Colors & White Balance
This week I have been putting together a photo book using the latest version of iPhoto on the Mac. It is the first one I have done and I will reserve any final comments until I get the prints back but this is one slick way to do a photo book. The UI is absolutely gorgeous and the layout options are numerous. As far as I can tell this service is going to be phenomenal and I will report back in the next few weeks.
One of the problems I encountered doing the book was an issue of white balance in a series of photographs taken at the same time being placed on the same page in the book. In short the white balance was different in a couple of images. fortunately, I had the RAW images of all my photos so it was not a big deal to go back and reprocess those images. First lesson is to always save those RAW files because you never know when you will need them again.
From Wikipedia, here is an explanation of white balance:
Sometimes the adjustment to keep neutrals neutral is called white balance, and the phrase color balance refers to the adjustment that in addition makes other colors in a displayed image appear to have the same general appearance as the colors in an original scene. It is particularly important that neutral (gray, achromatic, white) colors in a scene appear neutral in the reproduction. Hence, the special case of balancing the neutral colors (sometimesgray balance, neutral balance, or white balance) is a particularly important – perhaps dominant – element of color balancing.
Another tip is to use a consistent white balance setting in your camera. Avoid using auto white balance. If you can, set the white balance manually. For me personally, I don’t usually do that because I am typically in different lighting conditions and I just don’t have the attention span to set a proper white balance every time. What I do is set one white balance, usually sunny daylight, and shoot all my photos on that setting. That way when the white balance is off all the images will be the same so it is easy to set the balance on just one image and batch process the rest.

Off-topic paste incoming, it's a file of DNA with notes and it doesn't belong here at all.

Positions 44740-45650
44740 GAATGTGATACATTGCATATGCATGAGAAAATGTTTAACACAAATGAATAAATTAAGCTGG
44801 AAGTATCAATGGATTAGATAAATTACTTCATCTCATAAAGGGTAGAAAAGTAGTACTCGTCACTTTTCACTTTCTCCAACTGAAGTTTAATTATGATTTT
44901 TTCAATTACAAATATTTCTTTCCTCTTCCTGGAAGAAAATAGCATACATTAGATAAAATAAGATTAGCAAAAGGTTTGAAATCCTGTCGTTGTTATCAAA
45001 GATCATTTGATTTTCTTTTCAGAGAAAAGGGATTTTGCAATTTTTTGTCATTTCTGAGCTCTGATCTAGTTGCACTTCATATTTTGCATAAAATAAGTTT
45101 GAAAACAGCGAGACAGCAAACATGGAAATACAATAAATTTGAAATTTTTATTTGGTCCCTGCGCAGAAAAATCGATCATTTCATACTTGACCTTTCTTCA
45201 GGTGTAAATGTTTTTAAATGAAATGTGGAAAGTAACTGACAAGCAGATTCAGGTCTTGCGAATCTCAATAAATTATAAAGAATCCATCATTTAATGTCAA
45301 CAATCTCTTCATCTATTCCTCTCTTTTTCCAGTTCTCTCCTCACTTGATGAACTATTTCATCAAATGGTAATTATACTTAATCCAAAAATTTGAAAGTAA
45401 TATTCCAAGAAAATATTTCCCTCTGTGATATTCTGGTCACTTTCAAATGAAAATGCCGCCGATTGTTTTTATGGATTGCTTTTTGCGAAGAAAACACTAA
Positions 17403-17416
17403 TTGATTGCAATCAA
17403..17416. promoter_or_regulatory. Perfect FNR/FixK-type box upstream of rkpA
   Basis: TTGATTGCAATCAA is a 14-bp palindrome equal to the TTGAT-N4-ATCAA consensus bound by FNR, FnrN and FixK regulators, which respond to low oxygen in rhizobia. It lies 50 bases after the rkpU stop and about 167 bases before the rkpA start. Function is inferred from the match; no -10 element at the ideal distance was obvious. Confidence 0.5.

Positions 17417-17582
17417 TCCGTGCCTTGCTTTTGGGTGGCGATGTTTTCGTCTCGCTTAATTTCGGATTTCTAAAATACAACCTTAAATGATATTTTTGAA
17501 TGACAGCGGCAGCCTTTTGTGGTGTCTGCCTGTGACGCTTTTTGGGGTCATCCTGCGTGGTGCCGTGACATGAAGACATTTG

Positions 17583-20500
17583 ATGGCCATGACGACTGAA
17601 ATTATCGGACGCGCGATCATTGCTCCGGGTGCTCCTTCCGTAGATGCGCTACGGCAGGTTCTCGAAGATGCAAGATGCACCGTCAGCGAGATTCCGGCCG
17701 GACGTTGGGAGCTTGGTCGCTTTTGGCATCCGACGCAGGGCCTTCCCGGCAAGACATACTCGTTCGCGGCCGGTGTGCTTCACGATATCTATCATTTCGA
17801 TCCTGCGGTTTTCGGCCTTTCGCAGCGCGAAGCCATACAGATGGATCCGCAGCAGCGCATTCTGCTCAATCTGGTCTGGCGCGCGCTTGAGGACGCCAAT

Look for a place that is white in a scene and make a note of it. Often birds will have a patch somewhere that you know should be white, use that spot as a reference to set the balance using the tool in most software editing software. I usually use Lightroom or Adobe Camera RAW and both of those applications have easy to use eyedropper style tools to set a white point.
You can also use the white balance as a creative tool. Just run through the various presets like “Sunny, Shade, Flash, tungsten” and you will see some interesting color effects. One creative technique I use (and this is the one that got me into trouble in the book) for golden hour shots is to set the overall white balance on the cool or blue side and then come back with a warming filter layer mask and paint in the spots that you want to highlight being kissed by the sunlight. This works in both Photoshop and Lightroom. I am sure there are other ways of doing the same thing but that is something I like to do. It will give your images that extra little boost but like most things a little goes a long way.
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